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Cassandra

(Delphic Women #2)

3.53  ·  Rating details ·  144 ratings  ·  14 reviews
Cassandra is the second in The Delphic Women trilogy.

Doomed, magnificent Troy is burning...

Cassandra, the golden-haired princess cursed with the gift of prophecy, and Diomenes, the Achaean with the healing hands, become puppets of the gods.

Their passions are thwarted, their loves betrayed, their gifts rendered useless for the sake of a wager between two immortals.

Will
...more
Unknown Binding, 368 pages
Published 1995 by Mandarin
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Average rating 3.53  · 
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Both Cassandra and Diomenes are healers who've had close encounters with gods early on in their lives. Cassandra and her twin, Eleni, are given the gift of prophecy as small children, while Diomenes becomes a healer after his life is saved by Glaucus, healing priest of Asclepius. During his illness, Thanatos, god of death, blesses him.

Maybe these blessings are what made the two the target of Aphrodite and Apollo's wager. The gist of the bet is that Aphrodite believes she can get the two
...more
Jane
Jun 01, 2014 rated it really liked it  ·  review of another edition
The Trojan War has been covered in so many novels and plays, many of which are classics of historical fiction or fantasy genre from Homer and Aeschylus to Heinrich von Kleist to David Gemmell, Seamus Heaney and even Hector Berlioz's opera Les Troyens, that I feel it's more and more difficult for writers to come up with an original, interesting slant on the story. This author succeeds admirably with this enjoyable novel: her retelling of the story of Cassandra. She makes the strong Cassandra a ...more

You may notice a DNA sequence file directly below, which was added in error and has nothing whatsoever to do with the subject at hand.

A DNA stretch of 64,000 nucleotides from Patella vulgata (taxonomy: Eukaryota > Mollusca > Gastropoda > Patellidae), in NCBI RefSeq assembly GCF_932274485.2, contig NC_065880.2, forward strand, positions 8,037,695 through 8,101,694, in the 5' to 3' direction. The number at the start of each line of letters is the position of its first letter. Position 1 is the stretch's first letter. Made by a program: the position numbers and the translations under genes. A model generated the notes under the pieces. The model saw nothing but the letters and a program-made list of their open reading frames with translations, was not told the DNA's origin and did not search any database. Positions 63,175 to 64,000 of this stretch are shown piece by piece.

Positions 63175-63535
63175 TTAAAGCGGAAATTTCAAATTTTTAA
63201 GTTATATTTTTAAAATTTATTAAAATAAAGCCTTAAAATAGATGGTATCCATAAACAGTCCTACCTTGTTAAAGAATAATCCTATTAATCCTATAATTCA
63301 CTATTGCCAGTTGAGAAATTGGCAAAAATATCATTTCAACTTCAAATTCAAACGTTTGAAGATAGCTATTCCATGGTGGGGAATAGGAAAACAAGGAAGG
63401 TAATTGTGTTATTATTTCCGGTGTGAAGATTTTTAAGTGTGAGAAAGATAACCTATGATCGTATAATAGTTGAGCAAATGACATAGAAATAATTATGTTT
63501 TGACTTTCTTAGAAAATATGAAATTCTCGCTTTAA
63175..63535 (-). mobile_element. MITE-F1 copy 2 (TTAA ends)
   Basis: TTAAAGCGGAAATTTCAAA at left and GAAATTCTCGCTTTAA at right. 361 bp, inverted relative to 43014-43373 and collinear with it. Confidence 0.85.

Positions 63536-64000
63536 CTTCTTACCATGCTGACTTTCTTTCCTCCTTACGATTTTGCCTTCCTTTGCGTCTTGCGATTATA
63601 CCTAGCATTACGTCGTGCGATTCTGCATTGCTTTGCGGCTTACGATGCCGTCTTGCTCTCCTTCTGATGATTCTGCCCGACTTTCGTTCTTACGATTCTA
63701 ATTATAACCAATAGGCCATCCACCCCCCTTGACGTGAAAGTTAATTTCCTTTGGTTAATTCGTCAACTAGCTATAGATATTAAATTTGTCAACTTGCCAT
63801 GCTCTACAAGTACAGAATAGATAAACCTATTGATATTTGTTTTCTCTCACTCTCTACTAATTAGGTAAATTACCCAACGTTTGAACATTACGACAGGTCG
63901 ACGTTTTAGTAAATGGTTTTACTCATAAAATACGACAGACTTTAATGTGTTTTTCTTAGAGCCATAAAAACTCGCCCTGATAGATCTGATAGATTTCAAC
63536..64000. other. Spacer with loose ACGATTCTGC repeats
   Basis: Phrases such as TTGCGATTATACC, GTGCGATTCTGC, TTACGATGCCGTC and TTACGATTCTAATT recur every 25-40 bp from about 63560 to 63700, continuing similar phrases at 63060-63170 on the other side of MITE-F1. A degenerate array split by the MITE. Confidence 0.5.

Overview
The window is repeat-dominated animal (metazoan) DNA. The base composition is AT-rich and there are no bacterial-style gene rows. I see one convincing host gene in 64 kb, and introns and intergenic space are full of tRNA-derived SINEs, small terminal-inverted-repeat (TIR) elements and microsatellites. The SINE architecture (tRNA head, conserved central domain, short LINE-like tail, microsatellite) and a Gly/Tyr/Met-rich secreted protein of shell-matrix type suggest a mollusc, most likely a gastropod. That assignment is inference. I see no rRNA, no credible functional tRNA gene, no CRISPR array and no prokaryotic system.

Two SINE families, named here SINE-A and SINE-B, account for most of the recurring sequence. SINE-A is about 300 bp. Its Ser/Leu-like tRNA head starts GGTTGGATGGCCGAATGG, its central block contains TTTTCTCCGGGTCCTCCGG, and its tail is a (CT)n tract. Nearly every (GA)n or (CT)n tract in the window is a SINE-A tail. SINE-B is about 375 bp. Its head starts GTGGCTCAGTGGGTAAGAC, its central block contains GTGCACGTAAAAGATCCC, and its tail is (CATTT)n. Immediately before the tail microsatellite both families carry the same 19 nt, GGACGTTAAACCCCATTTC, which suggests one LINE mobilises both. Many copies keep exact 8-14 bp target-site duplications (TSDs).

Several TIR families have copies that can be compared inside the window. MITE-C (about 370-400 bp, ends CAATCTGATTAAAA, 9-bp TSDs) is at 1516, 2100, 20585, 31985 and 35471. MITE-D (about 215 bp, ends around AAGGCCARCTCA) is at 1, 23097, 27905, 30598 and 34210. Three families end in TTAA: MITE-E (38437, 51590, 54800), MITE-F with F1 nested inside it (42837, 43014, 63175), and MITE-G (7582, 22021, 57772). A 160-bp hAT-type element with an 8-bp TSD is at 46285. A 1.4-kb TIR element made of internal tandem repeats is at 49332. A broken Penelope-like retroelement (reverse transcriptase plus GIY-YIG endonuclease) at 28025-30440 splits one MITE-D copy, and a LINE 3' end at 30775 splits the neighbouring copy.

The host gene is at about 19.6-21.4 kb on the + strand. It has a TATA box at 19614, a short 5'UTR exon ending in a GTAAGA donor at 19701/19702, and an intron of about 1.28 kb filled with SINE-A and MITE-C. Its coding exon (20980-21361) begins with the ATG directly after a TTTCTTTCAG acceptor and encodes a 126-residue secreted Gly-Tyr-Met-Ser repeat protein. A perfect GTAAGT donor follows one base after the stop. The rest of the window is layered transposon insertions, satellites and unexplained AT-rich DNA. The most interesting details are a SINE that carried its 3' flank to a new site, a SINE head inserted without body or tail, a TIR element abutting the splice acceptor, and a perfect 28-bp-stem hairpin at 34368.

Margaret
Nope. Can't get into it.
Mike Shoop
Jul 07, 2017 rated it did not like it  ·  review of another edition
Nope. Wanted to like it, but...the writing style didn't grab me, she strayed too far (for my taste) from the familiar stories about Cassandra and the Trojan War, way too many characters with little development to keep straight, just didn't appeal. Read most of it, but ended up skimming about a third of it.
Wrbill Edwards
May 02, 2018 rated it it was amazing  ·  review of another edition
Great Trojan Women

Fine tale of the Trojan war. Greenwood creates a good collection of characters for her version of the story. Surprise: She loves Hector and hates Achilles!
Ivyd
Nov 22, 2013 rated it liked it
3.5 stars
CASSANDRA is Ms. Greenwood’s retelling of the Cassandra of Troy myth. Cassandra was a daughter of Priam and sister of Hector, the Trojan hero. Cassandra was a prophetess cursed by Apollo to prophesy the truth but never be believed.

CASSANDRA is told through Cassandra representing the Trojans and Chryse/Diomenes representing the Achaeans/Greeks.
Each chapter alternates with inserts of the gods discussing the mortals and events like a chess game. These inserts show the new gods, the
...more
Tien
The main attraction to this novel was, of course, the author. Who doesn’t know Kerry Greenwood’s Phryne Fisher? I have read quite a few of her works; Phryne Fisher series (though not quite up to date), Corrina Chapman series, and the standalone Out of the Black Land –an Ancient Egyptian novel. I quite enjoy the ancient world and I thought this book which was loosely based on a Greek tragedy could be a good read.

I tried to read the first book, Medea, first (since I’m slightly OCD and cannot face